The Tennessee Coal, Iron and Railroad Company was wildly successful, but the key to its profits lay in a deadly contract negotiated with the State of Alabama in 1888.

This post is part of a CityLab series on power—the political kind, the stuff inside batteries and gas tanks, and the transformative might of mass movements.

About the Author

Most Popular

  1. A photo-illustration of several big-box retail stores.
    Equity

    After the Retail Apocalypse, Prepare for the Property Tax Meltdown

    Big-box retailers nationwide are slashing their property taxes through a legal loophole known as "dark store theory." For the towns that rely on that revenue, this could be a disaster.

  2. A photo of a resident of Community First Village, a tiny-home community for people who were once living in homelessness, outside of Austin, Texas.!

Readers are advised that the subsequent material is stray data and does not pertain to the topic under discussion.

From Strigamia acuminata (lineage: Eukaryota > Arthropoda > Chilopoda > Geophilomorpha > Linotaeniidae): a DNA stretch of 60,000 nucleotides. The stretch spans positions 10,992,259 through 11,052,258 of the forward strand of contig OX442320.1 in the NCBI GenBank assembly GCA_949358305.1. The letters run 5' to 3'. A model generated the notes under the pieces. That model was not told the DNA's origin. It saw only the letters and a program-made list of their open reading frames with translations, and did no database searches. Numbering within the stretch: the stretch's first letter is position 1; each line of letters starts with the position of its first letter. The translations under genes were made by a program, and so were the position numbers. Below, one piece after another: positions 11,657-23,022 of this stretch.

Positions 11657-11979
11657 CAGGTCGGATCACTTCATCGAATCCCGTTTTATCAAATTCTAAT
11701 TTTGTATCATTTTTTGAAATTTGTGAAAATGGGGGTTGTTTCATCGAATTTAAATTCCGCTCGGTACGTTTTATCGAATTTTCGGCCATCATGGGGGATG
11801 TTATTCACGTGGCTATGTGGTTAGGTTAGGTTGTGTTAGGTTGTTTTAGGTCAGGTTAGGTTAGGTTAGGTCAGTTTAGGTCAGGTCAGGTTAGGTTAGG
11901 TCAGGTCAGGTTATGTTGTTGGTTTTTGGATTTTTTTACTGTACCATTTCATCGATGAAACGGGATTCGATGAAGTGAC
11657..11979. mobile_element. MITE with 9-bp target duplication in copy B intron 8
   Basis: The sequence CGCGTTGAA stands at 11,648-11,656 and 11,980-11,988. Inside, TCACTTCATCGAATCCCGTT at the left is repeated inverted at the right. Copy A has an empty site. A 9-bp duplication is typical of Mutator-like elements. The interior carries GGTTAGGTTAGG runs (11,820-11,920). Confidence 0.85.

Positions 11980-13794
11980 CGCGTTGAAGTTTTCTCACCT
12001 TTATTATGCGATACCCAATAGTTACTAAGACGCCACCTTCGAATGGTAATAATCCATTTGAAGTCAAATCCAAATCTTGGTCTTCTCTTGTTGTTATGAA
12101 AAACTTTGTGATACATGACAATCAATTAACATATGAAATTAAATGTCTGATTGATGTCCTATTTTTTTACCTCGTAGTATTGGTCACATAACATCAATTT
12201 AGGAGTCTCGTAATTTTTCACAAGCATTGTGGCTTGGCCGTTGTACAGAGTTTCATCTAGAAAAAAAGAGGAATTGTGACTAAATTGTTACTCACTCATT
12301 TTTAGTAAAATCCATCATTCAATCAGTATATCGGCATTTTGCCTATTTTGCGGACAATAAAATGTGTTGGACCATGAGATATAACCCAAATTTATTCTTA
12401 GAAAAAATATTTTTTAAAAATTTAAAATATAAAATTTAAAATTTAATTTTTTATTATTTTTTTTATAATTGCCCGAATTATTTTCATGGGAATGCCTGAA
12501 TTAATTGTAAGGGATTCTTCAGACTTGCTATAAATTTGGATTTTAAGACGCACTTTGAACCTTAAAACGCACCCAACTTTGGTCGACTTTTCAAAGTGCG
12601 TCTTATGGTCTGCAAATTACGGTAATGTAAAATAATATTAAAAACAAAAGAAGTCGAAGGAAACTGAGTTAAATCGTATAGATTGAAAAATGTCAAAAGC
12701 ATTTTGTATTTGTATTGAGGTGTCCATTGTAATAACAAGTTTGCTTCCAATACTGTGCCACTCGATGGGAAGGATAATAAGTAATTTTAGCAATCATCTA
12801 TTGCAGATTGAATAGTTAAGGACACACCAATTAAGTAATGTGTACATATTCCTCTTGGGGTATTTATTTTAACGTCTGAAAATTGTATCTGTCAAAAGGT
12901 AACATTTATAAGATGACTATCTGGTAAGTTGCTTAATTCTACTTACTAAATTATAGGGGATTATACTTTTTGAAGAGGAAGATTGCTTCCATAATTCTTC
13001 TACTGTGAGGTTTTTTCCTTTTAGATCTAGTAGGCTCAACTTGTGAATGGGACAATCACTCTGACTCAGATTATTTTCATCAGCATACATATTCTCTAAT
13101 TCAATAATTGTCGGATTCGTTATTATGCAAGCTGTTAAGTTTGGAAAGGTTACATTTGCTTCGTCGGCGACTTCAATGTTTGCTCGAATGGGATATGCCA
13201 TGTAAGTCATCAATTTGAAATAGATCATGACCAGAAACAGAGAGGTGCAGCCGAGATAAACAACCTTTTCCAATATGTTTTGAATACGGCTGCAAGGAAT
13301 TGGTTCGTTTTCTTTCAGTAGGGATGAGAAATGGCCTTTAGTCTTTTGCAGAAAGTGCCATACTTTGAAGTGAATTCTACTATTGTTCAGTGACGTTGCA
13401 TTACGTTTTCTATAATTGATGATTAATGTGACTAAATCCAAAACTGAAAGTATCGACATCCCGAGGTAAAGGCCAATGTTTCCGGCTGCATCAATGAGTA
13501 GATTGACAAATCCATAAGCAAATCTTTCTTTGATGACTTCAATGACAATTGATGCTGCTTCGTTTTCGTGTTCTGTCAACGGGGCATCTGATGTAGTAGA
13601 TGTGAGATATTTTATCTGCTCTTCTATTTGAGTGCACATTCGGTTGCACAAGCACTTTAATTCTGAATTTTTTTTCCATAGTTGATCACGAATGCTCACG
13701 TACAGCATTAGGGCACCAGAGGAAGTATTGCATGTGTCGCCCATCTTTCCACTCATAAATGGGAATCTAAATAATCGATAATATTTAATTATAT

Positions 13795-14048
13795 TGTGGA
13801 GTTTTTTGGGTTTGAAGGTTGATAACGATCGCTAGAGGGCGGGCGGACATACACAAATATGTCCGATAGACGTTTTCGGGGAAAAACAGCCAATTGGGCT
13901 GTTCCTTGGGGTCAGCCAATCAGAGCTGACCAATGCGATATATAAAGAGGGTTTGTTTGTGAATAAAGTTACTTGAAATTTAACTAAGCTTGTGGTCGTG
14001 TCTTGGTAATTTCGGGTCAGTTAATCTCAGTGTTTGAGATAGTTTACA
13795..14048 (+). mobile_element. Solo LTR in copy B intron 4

Design

    Austin's Fix for Homelessness: Tiny Houses, and Lots of Neighbors

    Community First! Village’s model for ending homelessness emphasizes the stabilizing power of social connections.

  3. A photo of a mural in Tulsa, Oklahoma.
    Life

    Stop Complaining About Your Rent and Move to Tulsa, Suggests Tulsa

    In an effort to beef up the city’s tech workforce, the George Kaiser Family Foundation is offering $10,000, free rent, and other perks to remote workers who move to Tulsa for a year.

  4. Next Economy

    Where the White People Live

    How self-segregation and concentrated affluence became normal in America.

  5. Columbia University's Low Library
    Design

    Rediscover the Gilded Age’s Most Famous Architects

    McKim, Mead & White, Selected Works 1879-1915 highlights the nation’s defining classical structures from the late 19th century.